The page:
Are computer hackers more likely to be on the autistic spectrum than other people?Bernadette Schell, a researcher at the University of Ontario Institute of Technology, has spent 10 years surveying attendees at hacker conferences like Black Hat and Defcon with the goal of understanding hacker psychology, reports Violet Blue on CNET:
“[Schell wanted] to see if perceptions about hackers—[that they are more likely to have] Asperger’s Syndrome, or that mal-inclined hackers are cognitively and/or behaviorally ‘different’ from adults functioning in mainstream society—are true. Schell and her co-researchers focused on the perception of hackers as ‘strange’ and examined hacker conference attendees’ self-reported Autism-spectrum Quotient (AQ) predispositions.
Asperger’s syndrome is characterised by dysfunctional forms of social skill under-development (lack of empathy is a biggie; the inability to imagine what another person might be feeling), communication difficulties, and obsessive interests. It includes positive traits such as high intelligence, exceptional focus, and specific unique talents, including creative pursuits.
[Schell’s] findings showed that about two-thirds of the hackers had AQ scores in the intermediate range, with more [male respondents] scoring in the higher range.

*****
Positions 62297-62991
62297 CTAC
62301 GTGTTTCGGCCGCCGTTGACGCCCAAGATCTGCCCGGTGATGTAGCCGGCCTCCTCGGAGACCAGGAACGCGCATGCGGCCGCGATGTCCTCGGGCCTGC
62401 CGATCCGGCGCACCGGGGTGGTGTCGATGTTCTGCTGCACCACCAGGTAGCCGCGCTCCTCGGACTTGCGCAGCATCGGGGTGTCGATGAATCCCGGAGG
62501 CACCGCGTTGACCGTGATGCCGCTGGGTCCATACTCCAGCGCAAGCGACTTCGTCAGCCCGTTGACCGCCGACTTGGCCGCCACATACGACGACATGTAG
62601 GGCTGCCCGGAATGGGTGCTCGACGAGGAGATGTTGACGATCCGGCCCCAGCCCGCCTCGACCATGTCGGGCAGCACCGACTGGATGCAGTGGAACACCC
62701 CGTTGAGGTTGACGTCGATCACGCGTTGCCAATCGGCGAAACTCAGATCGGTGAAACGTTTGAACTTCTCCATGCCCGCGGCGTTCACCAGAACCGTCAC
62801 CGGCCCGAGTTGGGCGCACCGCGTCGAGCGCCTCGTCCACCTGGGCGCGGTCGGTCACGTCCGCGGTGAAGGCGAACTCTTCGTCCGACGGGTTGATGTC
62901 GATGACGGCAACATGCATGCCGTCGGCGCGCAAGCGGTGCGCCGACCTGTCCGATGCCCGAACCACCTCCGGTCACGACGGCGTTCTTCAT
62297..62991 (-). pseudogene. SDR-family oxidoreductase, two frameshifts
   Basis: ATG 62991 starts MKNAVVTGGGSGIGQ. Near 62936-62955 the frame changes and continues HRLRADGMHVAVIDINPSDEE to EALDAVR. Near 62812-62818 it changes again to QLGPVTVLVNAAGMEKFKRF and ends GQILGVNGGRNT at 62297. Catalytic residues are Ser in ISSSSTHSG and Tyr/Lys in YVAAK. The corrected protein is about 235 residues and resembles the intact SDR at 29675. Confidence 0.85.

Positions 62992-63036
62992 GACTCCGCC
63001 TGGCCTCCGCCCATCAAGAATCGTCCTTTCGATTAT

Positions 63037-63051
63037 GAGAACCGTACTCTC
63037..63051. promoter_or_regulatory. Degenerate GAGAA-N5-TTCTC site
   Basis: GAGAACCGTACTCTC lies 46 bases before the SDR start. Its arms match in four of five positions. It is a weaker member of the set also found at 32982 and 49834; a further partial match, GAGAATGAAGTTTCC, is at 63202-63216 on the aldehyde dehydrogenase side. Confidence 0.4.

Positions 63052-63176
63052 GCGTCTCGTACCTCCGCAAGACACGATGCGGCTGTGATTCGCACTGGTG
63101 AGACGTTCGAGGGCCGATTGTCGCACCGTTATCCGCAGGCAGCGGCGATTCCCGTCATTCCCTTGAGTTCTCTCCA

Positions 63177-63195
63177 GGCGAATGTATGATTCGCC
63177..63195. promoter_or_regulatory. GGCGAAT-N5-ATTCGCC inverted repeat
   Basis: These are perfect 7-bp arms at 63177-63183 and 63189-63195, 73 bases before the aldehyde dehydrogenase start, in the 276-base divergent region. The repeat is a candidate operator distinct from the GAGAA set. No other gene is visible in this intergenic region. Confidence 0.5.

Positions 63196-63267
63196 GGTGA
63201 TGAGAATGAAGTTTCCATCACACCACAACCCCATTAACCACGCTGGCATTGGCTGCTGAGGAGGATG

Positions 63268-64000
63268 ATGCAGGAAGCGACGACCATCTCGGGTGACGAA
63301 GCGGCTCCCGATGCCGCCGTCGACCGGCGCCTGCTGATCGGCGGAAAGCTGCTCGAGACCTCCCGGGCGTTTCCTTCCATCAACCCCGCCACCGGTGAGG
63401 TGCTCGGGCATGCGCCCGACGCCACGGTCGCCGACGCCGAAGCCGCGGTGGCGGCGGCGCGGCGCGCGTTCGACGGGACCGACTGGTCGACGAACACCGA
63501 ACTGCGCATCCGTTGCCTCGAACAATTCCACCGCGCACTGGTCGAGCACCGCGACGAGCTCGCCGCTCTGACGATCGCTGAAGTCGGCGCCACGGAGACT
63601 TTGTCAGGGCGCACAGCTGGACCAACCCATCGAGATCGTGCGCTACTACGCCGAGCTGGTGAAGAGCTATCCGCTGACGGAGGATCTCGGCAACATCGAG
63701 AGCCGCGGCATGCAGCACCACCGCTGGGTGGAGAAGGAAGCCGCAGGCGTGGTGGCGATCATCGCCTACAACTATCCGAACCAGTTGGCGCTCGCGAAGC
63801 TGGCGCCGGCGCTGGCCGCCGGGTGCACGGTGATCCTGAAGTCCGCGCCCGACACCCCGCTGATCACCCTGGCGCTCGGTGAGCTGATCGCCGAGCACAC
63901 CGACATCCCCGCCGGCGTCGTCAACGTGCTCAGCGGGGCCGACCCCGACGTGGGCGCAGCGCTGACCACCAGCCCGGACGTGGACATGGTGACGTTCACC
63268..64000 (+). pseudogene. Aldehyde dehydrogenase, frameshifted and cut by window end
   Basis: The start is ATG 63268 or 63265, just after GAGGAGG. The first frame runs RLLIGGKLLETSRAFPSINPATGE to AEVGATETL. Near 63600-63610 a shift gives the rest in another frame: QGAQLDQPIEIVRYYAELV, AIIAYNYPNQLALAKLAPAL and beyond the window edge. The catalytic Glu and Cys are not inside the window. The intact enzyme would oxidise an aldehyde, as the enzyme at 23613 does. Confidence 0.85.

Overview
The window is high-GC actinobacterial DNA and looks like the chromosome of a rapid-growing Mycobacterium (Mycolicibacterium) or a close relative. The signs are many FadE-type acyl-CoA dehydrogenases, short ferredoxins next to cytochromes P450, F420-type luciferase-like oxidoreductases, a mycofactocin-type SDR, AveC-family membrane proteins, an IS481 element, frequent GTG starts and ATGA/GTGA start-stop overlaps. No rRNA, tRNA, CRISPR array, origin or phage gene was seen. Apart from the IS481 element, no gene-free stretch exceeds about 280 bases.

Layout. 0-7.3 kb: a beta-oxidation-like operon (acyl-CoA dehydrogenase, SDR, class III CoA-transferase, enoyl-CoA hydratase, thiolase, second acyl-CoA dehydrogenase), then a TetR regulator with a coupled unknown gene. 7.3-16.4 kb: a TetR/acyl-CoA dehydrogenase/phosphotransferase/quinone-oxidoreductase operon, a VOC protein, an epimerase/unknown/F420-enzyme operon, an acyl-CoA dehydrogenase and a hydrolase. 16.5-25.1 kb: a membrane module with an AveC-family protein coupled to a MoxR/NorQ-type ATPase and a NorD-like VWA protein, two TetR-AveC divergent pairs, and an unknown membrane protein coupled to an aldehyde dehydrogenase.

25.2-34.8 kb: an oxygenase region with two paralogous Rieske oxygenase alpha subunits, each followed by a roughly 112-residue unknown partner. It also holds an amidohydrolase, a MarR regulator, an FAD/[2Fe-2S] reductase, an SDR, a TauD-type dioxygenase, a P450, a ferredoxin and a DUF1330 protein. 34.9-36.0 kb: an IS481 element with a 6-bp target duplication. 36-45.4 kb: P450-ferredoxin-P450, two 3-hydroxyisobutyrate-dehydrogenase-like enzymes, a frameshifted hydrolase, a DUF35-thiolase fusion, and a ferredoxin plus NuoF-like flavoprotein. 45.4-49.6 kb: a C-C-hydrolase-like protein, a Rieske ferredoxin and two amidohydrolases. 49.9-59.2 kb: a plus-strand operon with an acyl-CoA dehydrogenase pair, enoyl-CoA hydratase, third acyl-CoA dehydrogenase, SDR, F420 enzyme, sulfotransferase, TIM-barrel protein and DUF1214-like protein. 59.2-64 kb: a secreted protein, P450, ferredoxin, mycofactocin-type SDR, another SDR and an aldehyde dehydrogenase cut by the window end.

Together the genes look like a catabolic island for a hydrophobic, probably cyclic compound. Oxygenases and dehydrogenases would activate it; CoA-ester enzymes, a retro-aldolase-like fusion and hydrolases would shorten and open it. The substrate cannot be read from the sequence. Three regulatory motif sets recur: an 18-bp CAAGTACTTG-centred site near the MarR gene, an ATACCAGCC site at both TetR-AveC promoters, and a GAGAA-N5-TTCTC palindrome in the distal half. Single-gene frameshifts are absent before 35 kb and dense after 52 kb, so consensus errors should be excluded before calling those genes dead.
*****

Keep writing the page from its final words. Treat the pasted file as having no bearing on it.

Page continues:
The researchers wrote:
‘Considering that the hacker conference attendees’ overall group mean AQ score placed in the intermediate area of the autism spectrum, it seems reasonable to conclude that the bulk of the hacker respondents’ thinking and behaving patterns are seemingly not very different from those choosing careers in computer science, mathematics, and the physical sciences.’
Essentially, the results were middle-ground, with no push toward one extreme of Asperger’s prevalence one way or the other. With these results, saying that most hackers are ‘on the spectrum’ would be a mischaracterization.
The Hacker Attendee study concluded:
‘In short, the dark myth perpetuated in the media that the majority of hackers attending hacker conventions are motivated by revenge, reputation enhancement, and personal financial gain at the expense of others was simply not supported by the data collected.
Instead, apart from tending not to read others’ body language cues very easily, the majority of hackers attending conferences seem to feel that this personal liability can be compensated by their keen ability to focus on details in creative ways not commonly found in the general population.’
I think the practical conclusion here is that hackers have complicated gifts.” Read more here.
Really fascinating study. I’m sure if you examined any group of professionals who share a specialised culture and expertise (surgeons, pilots, army sergeants) you’d find very distinctive predilections within each group. We need people who are willing to be different and even “strange” in the intense pursuit of what they’re good at and what they’re interested in.
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